As winter slowly transforms into early spring, there are many fantastic vegetables that can be planted. Some vegetables prefer warm or hot weather, but there are many that perform best in cool temperatures. To get a jump on your vegetable garden, try growing a few cooler season vegetables in early spring. Here are just a few vegetables that grow best in cooler seasons.


Black-Seeded Simpson Lettuce

Lettuce is a cool weather crop that performs best when grown before the heat of summer starts coming in.

Head lettuce can be started indoors six weeks before the last frost date and transplanted outdoors three weeks before the last frost date.

Leaf lettuces can be direct-sowed in the garden in early spring or fall.

Thin seedlings to about 8 inches apart or 12 inches apart for head lettuces in rows at least 18 inches apart. Be sure to pull any weeds by hand to avoid disturbing the delicate, shallow roots of nearby plants.

Try to keep the soil moist but not waterlogged. Use mulch around plants to help keep soil cool and moist.

You can make successive plantings for a prolonged harvest. Most lettuce seedlings can tolerate a light frost.

Head lettuces need a long, cool growing time compared to leaf lettuces. Leaf lettuces can be harvested when the leaves reach about 2 inches.

When leaves are 4 to 6 inches, the entire plant can be pulled and used in salads before they become bitter and tough.

Some excellent lettuce varieties to grow are:


Wando Peas

Peas, also called English Peas or garden peas, are a great crop to start in early spring.

Peas perform best when temperatures remain below 80°F, but above 25°F. They can tolerate temperatures below 25°F for brief periods, but prolonged exposure can have detrimental effects in later development.

Flowers can drop off and vines can wither if temperatures rise above 80°F.

Direct-sow peas in the garden as they do not perform well when transplanted.

Most pea plants need a trellis or stakes for support. Plant the seeds at a depth of 1 inch and about 6 to 8 inches apart.

Some recommended pea varieties are:


Green Goliath Broccoli

Broccoli grows more vigorously in cooler weather and can be planted in spring or fall. It grows best in rich soil with plenty of nitrogen and calcium.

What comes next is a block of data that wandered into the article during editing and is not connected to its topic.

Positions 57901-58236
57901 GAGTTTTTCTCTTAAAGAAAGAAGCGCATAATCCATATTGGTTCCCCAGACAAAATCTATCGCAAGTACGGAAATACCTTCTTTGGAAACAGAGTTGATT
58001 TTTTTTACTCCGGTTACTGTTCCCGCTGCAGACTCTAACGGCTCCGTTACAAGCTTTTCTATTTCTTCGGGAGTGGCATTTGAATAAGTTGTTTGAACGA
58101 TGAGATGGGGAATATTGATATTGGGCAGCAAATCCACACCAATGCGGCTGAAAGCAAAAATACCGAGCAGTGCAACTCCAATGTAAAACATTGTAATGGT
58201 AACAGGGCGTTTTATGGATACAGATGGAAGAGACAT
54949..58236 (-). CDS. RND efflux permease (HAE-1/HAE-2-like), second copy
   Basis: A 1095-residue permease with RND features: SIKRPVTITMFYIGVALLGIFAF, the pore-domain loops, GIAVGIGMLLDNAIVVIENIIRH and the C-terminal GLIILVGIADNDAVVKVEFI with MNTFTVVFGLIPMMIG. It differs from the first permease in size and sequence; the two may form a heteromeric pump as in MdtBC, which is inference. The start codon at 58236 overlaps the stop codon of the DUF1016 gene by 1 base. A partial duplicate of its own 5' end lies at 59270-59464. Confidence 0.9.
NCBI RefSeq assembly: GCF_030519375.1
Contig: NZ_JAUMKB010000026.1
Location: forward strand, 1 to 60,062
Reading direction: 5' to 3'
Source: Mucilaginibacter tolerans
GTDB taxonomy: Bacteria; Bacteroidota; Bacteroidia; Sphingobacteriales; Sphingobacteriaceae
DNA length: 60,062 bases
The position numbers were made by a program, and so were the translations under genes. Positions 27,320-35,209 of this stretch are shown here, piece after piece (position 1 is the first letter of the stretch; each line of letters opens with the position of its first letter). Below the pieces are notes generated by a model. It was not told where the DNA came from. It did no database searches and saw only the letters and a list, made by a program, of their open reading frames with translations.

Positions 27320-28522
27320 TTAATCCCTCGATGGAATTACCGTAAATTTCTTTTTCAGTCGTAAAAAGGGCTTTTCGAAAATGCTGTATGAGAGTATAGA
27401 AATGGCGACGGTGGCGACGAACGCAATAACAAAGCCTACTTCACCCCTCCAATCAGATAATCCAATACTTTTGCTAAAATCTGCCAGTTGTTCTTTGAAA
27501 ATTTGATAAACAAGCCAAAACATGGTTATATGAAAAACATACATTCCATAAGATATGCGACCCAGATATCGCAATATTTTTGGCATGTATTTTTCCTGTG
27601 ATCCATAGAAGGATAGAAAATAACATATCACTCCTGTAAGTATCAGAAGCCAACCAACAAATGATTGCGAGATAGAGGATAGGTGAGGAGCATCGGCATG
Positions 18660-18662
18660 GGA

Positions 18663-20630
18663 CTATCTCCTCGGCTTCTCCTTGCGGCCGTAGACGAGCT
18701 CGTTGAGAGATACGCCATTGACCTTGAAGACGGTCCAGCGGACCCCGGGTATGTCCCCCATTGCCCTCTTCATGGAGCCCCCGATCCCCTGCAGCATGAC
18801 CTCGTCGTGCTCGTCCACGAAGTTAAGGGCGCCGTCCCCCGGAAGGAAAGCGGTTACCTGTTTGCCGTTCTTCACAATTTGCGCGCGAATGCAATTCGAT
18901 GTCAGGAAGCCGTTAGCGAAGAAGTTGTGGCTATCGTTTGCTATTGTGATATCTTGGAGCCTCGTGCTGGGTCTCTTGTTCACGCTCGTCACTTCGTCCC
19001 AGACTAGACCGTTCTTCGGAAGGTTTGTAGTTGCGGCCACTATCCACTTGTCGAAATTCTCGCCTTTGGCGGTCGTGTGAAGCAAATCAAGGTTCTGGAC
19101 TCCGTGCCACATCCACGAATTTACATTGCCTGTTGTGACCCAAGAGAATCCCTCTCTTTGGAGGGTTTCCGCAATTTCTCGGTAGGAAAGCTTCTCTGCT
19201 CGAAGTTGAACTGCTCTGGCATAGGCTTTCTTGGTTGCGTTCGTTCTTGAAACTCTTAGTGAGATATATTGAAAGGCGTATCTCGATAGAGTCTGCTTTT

Broccoli can be started indoors and transplanted in the vegetable garden, or direct-sowed about 18 inches apart in the garden.

Grow from seed when the soil is about 40°F or above, or from transplants when the soil reaches 60°F.

You might want to try these broccoli varieties:


First White Cauliflower

Cauliflower can be grown in much the same way as broccoli. Seeds can be sown directly in the garden when soil temperatures reach about 40°F. Seedlings can be transplanted in well-drained, rich soil that receives full sun to slight shade.

Weed very carefully around cauliflower to avoid damaging leaves which can cause under-developing heads (or buttoning).

To protect white cauliflower varieties from sunscald, blanching may be necessary.

Blanch by pulling the longest leaves over the head and hold them in place with twine or soft strips of cloth.

Begin blanching as soon as you see a head and make sure the leaves are dry. Purple and green varieties do not need blanching.

A couple awesome cauliflower varieties for your vegetable garden are:

Brussels Sprouts

Long Island Brussels Sprouts

Brussels Sprouts can be planted by seed 1/2-inch deep and 2 inches apart in an outdoor seed bed about 90 days before the first frost date.

They require rich soil with good compost or well-aged composted manure.

Stalks can produce 50 to 100 sprouts at the points where the leaves join the stalk. They can be interplanted with lettuces and spinach.

Use a good organic fertilizer for feeding seedlings and protect them from direct sun until they are well established.

Some Brussels Sprouts for your vegetable garden are:

What Spring Vegetables Do You Grow?

These are just a few of the vegetables that can be planted in early spring. What other types of vegetables do you plant in early spring? Please share!

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